"A U.S. Senate seat & a statewide cabinet officer are now potentially in the hands of an elections supervisor with a history of incompetence & of blatant violations of state & federal laws," Rubio wrote, linking to a Miami Herald article describing several scandals that have gripped Broward County’s Elections Department.

#Florida law requires counties report early voting & vote-by-mail within 30 minutes after polls close. 43 hours after polls closed 2 Democrat strongholds #BrowardCounty & #PalmBeachCounty are still counting & refusing to disclose how many ballots they have left to count. #Sayfie pic.twitter.com/ReXCaOzkZP

Earlier this year, a judge found that Snipes had illegally destroyed ballots in a 2016 congressional contest, leading the secretary of state's office to assign election monitors to supervise her.

“I think the problems are blown out of proportion,” Snipes said in October, in an interview with The Miami Herald. “Broward is nitpicked to the bone. Other places have the same problems, different problems. It’s just that they are not spotlighted like we are.”

Now that the Broward County election officials have delayed their reporting of ballots for almost two days after the election, Florida Sen. Marco Rubio has been furiously denouncing them on Twitter, writing that they are trying to steal victories from GOP candidates who won in the state.

"In 2016, Brenda Snipes’ office posted election results half an hour before polls closed – a violation of election law," Scott said. "That same year, her office was sued for leaving amendments off of ballots. In 2014, Brenda Snipes’ fellow Democrats accused her of individual and systemic breakdowns that made it difficult for voters to cast regular ballots. All Floridians should be concerned about that."

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Vote totals in several major races in the state are changing rapidly, on an irregular schedule and sometimes late into the evening. Scott was ahead of Nelson by roughly one-fourth of one percentage point as of Thursday morning, according to The Tampa Bay Times. The paper also said the agriculture commissioner candidates were separated by only 0.06 points. That race flipped in favor of the Democratic candidate on Thursday afternoon.

Broward County reported that significantly more votes were received in the agriculture commissioner contest than the much higher-profile Senate election. An attorney for Nelson's campaign suggested a computer error might explain that anomaly.

In the closely watched gubernatorial race, DeSantis held a narrow 0.52-percentage-point edge over Gillum as of Thursday morning, extremely close to the 0.5 percent threshold needed to trigger a machine recount. Gillum has conceded the race, although his decision is nonbinding.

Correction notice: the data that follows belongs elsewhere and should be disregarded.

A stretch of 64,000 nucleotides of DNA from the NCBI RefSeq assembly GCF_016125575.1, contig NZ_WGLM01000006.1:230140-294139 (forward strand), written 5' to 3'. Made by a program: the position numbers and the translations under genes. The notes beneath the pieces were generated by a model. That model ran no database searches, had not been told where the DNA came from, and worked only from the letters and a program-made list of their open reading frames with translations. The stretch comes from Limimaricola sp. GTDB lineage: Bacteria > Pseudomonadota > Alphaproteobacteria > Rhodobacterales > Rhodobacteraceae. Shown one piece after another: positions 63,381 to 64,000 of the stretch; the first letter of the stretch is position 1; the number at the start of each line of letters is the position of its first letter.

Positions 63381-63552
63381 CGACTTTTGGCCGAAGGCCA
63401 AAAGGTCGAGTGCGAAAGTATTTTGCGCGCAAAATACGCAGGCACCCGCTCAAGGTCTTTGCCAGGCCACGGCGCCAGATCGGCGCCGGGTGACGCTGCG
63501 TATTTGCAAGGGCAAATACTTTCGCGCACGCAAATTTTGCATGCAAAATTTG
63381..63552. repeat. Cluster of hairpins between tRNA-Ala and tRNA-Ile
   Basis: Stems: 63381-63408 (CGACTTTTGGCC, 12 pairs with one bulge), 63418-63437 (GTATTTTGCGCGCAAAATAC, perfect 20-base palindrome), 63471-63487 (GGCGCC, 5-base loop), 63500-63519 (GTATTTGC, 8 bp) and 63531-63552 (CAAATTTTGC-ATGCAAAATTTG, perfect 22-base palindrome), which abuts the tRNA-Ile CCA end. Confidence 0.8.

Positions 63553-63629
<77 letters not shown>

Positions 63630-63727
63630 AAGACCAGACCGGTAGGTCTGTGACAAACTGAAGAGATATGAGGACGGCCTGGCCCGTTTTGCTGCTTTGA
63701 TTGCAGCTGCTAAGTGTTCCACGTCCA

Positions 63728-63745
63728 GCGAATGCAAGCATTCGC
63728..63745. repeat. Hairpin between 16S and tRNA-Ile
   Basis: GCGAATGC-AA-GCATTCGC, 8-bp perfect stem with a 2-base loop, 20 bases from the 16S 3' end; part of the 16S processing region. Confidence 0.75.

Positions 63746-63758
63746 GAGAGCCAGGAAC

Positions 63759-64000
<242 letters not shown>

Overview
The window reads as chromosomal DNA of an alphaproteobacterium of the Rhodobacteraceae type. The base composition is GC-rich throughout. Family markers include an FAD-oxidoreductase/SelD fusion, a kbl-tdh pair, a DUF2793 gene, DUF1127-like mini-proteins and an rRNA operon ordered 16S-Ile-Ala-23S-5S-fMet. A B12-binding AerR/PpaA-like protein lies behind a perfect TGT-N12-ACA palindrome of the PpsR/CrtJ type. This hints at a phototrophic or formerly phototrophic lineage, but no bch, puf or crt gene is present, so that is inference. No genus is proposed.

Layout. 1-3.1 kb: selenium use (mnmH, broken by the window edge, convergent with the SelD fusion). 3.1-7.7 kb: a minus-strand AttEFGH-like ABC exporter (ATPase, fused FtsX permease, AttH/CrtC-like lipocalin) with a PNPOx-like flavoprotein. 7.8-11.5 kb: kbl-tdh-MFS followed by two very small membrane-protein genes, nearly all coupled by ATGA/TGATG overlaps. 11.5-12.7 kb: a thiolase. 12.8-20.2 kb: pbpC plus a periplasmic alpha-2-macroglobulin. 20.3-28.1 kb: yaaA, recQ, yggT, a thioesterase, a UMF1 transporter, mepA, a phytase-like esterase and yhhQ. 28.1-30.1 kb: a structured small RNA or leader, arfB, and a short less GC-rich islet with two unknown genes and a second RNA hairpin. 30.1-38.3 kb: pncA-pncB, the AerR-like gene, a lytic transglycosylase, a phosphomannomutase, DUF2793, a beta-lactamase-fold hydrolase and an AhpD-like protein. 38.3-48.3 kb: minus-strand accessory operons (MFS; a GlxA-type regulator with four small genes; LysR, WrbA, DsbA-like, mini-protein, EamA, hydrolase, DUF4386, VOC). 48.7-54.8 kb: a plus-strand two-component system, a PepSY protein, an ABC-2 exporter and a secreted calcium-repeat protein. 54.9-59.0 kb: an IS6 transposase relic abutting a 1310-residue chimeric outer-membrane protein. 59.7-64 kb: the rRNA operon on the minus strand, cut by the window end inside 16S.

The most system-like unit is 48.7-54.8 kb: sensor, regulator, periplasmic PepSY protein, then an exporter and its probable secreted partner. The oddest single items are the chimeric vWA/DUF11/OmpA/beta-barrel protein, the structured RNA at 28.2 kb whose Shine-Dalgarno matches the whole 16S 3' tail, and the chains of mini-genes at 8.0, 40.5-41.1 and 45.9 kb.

But by Thursday afternoon, unofficial figures had DeSantis up by just 38,515 votes out of the more than 8 million cast — a lead of just 0.47 percent, low enough to trigger a mandatory recount, according to The Tallahassee Democrat. No recount has yet been announced by Florida's secretary of state, and the first unofficial count is expected to be verified Saturday by Florida's secretary of state.

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"On Tuesday night, the Gillum for Governor campaign operated with the best information available about the number of outstanding ballots left to count," Gillum's campaign said in a statement Thursday evening. "Since that time, it has become clear there are many more uncounted ballots than was originally reported. Our campaign, along with our attorney Barry Richard, is monitoring the situation closely and is ready for any outcome, including a state-mandated recount."

Without providing legally sufficient justification, Rubio said, Democrat-controlled Broward and Palm Beach counties on Wednesday afternoon continued to report new ballots, cutting into Scott's already-thin lead and flipping the state's agriculture commissioner race to Democrats.

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Palm Beach County Supervisor of Elections Susan Bucher told Fox News that Palm Beach is still counting about 2,000 mail-in ballots where voters circled or highlighted (by drawing an arrow pointing at the candidate’s name) their choice, instead of filling in the appropriate bubbles.

Four Broward and Palm Beach county races likely headed for a recount

Bucher told Fox News that elections department staff is going through each of the 2,000 mail-in ballots, and where voter intent is determined, a worker is filling in a new ballot on behalf of the voter. Where voter intent cannot be determined, the ballot is sent to the canvassing board to undergo review.

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Elections officials are also reviewing 1,500 military and overseas ballots which are still being counted. Florida law allows military servicemembers to mail or fax ballots in. A provisional vote report is due in Tallahassee on Saturday by noon.

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"#Broward election supervisors ongoing violation of #Florida law requiring timely reporting isn’t just annoying incompetence," Rubio wrote. "It has opened the door for lawyers to come here & try to steal a seat in the U.S. Senate & Florida Cabinet."

DeSantis and Gillum head to a recount; Rubio blasts Broward election officials

Florida law dictates that if the margin in any race hits 0.25 percent or lower, a manual recount of any ballots set aside from the machine recount will be ordered — reminiscent of the scene in the 2000 presidential election, when the country was gripped by images of poll workers counting votes deciphering hanging chads by hand.